One of the first signs that you’ve become tolerant of Valium’s effects is a reduction in how effective the drug is. It can occur in a month for some or two in others, or it can start in the first week of using the medicine. It depends on the dose you began with, and it can also depend on other factors such as genetics, personal health, family history of substance abuse or mental illness, and other risks.

Despite all of that, tolerance will develop much faster than other classes of drugs, so Valium quickly becomes less effective. The reason tolerance develops faster includes such factors as:

 

  • Anticonvulsant effects (to reduce the risk of seizures)
  • Sedative effects (to aid in remaining calm)
  • Hypnotic effects (to assist in falling asleep)

 

Another sign that you have developed tolerance to Valium is by taking more of the drug – either consuming larger amounts than what is prescribed or taking a bigger dose without consulting a physician. It commonly occurs in those who use Valium to manage their anxiety and feel it is a miracle drug.

The positive effect you receive and rapid relief from the problem can lead to compulsive behaviors and trigger your reward system. Those who take Valium regularly have a difficult time giving it up because they worry about their anxiety, panic attacks, or insomnia will return. Unfortunately, though, withdrawal symptoms can imitate the conditions that Valium is meant to manage. Rebounding back into these conditions can feel worse if you experience withdrawal symptoms from becoming tolerant.

Withdrawal symptoms include:

 

  • Panic attacks
  • Restlessness
  • Insomnia
  • Mood swings
  • Anxiety
  • Seizures

 

Another way of knowing if you’re using too much Valium is experiencing breakthrough withdrawal symptoms, or a return or rebound of the original condition, such as anxiety. If the person does not self-medicate by increasing their dose or taking a second drug to ease the symptoms, it’s possible to become very uncomfortable. They may need help managing their anxiety or insomnia with behavioral therapies.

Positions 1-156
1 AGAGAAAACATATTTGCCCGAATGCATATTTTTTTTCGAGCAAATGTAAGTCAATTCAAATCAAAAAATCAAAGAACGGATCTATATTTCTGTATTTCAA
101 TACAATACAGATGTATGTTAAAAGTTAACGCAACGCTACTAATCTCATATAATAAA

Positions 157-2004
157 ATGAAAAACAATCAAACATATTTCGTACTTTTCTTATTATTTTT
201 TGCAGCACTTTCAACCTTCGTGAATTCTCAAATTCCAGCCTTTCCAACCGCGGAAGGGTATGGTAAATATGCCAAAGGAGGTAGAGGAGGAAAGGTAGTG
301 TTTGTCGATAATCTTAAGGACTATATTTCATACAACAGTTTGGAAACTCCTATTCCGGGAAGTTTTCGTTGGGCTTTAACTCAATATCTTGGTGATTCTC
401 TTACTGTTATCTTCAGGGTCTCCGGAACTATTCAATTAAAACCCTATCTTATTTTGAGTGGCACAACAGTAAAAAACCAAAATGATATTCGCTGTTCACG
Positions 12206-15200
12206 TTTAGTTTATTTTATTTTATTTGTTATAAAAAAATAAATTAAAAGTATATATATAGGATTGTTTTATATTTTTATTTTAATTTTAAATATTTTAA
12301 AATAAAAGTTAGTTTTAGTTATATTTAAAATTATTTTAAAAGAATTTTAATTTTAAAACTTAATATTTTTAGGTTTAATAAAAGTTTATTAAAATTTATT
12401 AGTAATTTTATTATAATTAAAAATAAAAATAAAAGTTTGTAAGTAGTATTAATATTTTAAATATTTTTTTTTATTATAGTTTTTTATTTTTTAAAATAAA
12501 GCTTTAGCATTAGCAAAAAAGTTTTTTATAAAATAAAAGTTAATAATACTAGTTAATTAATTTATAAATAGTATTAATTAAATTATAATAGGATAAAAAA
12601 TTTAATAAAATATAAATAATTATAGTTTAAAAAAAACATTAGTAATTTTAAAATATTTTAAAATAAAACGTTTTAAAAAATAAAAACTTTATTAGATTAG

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What To Do For a Valium Tolerance?

Benzo drugs are notoriously dangerous during withdrawal, and if you’ve become tolerant to the medicine, you’re likely to experience withdrawal symptoms when you stop using the drug. Abrupt cessation of Valium can be dangerous, and you must consider taking a break from the drug in the presence of medical professionals. During detox, the staff will monitor your condition to ensure you make it through safely to the other side. They may provide you with other benzo drugs to alleviate the symptoms and wean you off slowly to reduce severe symptoms like seizures.

During your time in detox, the team will thoroughly assess your case to determine your next level of care. It could mean you are placed in a residential treatment center or outpatient care depending on the severity of your addiction. If you are struggling and need help, reach out to Serenity at Summit. We want to get you the treatment you deserve and provide you with a quality of life that you need.

Sources

Vinkers, C. H., & Olivier, B. (2012). Mechanisms Underlying Tolerance after Long-Term Benzodiazepine Use: A Future for Subtype-Selective GABA(A) Receptor Modulators? Retrieved from from https://www.ncbi.nlm.nih.gov/pmc/articles/PMC3321276/

Leonard, J. (n.d.). Anxiety medication: List, types, and side effects. Retrieved from from https://www.medicalnewstoday.com/articles/323666.php

National Institute on Drug Abuse. (2018, March 15). Benzodiazepines and Opioids. Retrieved from from https://www.drugabuse.gov/drugs-abuse/opioids/benzodiazepines-opioids

Brett, J., & Murnion, B. (2015, October). Management of benzodiazepine misuse and dependence. Retrieved from from https://www.ncbi.nlm.nih.gov/pmc/articles/PMC4657308/